I have a modern fantasy pirate setting. Would modern spearguns be good weapons to use?
So, spear guns are a hunting tool. They have to be reloaded after each shot, and (depending on the spear gun) that can be an involved processes.
Spear guns are not designed for use out of water. Some cannot fire at all, and others will not react well. With band driven spear guns, the lack of water can cause the mechanism to fail, throwing the band back in the user’s face.
I don’t know what your max range above water would look like, but underwater, long range spear guns have max ranges somewhere under 10m. That might sound reasonable, but remember that most (decent quality) handguns and shotguns can reliably put someone down at 50m.
If the spear connects, that can kill someone, however that requires hitting them. If you’re underwater, the spear gun becomes a potential stealth weapon. If you’re above water, it’s not an option.
If you’re patterning off the modern world, you might want to look at what real world pirates use today. I don’t simply mean, “AK pattern rifles, and other ex-Soviet hardware that’s floating around.”
The Cold War, and the resulting proxy wars meant there was a lot of very durable military hardware circulating in countries that saw conflict. In the real world this is a very eclectic mix. As assault and battle rifles were the primary infantry weapons, these are the most prevalent. A pirate today could be using a rifle that was originally manufactured over half a century ago.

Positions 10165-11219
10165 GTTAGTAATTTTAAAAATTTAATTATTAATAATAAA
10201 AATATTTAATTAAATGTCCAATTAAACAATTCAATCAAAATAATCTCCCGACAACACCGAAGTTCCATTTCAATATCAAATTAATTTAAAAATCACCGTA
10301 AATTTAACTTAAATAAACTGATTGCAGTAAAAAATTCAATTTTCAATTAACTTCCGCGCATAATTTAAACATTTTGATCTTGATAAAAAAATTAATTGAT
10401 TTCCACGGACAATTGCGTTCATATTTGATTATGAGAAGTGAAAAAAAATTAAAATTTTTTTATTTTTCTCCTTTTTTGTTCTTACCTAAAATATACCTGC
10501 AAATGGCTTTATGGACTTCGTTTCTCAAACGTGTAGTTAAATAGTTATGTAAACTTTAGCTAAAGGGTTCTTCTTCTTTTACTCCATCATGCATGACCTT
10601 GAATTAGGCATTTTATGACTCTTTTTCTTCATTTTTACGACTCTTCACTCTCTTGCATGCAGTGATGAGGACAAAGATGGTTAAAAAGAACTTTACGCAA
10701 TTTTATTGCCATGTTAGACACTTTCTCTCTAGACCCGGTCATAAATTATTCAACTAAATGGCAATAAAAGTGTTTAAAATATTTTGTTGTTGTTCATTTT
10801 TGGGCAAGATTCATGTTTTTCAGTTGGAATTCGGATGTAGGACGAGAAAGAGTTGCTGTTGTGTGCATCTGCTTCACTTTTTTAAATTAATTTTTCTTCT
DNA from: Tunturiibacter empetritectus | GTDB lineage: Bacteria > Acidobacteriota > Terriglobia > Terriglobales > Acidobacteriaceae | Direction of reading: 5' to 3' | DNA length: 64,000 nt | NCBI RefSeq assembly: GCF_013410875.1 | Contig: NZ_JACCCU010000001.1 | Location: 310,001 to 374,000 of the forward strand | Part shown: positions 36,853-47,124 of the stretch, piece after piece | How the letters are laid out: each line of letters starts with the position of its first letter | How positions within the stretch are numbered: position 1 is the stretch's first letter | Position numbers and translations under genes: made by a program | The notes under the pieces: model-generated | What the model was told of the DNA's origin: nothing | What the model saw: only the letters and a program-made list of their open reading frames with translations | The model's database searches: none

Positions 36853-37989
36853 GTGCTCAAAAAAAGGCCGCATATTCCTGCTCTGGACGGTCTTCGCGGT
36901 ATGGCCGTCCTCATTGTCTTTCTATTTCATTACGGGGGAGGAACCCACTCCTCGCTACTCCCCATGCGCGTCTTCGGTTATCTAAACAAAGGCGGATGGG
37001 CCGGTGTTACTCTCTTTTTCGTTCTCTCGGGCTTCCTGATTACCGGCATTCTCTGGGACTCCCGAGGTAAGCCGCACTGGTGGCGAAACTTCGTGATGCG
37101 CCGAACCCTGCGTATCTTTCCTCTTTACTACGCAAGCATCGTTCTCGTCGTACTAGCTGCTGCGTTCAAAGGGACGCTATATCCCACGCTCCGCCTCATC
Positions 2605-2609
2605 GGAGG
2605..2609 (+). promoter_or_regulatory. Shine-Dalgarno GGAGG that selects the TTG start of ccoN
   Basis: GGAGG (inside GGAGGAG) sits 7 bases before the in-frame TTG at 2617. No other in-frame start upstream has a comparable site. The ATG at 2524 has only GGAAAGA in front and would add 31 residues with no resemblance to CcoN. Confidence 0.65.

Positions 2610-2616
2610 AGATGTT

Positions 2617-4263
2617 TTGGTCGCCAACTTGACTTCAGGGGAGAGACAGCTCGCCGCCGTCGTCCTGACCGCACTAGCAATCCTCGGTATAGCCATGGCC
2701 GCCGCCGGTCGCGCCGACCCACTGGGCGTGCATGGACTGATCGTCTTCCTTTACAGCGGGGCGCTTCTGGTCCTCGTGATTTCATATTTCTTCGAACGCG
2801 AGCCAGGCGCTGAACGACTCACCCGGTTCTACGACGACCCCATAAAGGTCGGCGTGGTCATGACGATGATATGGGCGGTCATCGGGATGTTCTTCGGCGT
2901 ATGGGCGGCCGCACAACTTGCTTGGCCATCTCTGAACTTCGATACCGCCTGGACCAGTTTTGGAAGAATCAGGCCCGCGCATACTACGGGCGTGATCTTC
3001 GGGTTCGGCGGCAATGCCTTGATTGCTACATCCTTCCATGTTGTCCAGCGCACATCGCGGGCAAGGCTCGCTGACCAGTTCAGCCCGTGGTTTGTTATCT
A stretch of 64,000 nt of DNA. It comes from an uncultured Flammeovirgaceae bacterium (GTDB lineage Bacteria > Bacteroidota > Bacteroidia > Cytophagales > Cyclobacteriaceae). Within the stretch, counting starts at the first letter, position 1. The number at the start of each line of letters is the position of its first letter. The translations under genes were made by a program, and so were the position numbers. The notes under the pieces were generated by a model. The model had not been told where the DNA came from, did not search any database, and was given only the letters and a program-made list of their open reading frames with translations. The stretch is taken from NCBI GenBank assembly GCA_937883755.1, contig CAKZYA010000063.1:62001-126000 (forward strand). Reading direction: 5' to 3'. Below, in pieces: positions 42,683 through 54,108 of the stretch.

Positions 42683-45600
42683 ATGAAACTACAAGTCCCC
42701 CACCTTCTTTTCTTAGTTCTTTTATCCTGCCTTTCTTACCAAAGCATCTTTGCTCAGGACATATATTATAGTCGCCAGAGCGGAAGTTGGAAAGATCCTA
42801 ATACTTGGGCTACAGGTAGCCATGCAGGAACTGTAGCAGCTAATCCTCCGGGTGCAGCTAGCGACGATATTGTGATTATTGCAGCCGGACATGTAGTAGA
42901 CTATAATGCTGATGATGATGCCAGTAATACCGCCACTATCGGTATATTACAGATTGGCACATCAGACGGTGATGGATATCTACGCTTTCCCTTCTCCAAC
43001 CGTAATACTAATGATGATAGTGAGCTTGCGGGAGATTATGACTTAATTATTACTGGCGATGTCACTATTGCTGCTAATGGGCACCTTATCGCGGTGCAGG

I’m not sure that an international bipolar structure is necessarily inevitable. We’re certainly moving beyond that into a multi-polar system now, and even during the height of The Cold War there were a lot of distinct international players, even if Soviet and NATO leaders wanted to view the world in a harsh black and white.
With that said, warfare is inevitable. The single factor that, most heavily, averts warfare is trade. When your economy is partially dependent on the actions of another nation, the last thing you want to do is pick a fight. (I’m oversimplifying slightly here.)
Even in the event that you have an (otherwise) peaceful world, you’ll still see a need for militaries, to deal with the disaffected. These are forces which are too well equipped and hostile for normal law enforcement responses. The cliché answer here are terrorists, but pirates are another case, one we don’t often think about.
A decade ago, the modern pirate was viewed as Somali by default. Somalia’s government had complete collapsed by the early 90s, leaving Mogadishu as one of the only real examples of a feral city.
Alone, a failed state wouldn’t have lead to pirates, but off the north coast of Somalia is The Gulf of Aden. Any shipping moving from the Atlantic or Mediterranean to the Indian Ocean must either pass through the Gulf of Aden, or around South Africa. (3,750 miles away.) Roughly 12% of all seagoing shipping passes through The Gulf of Aden.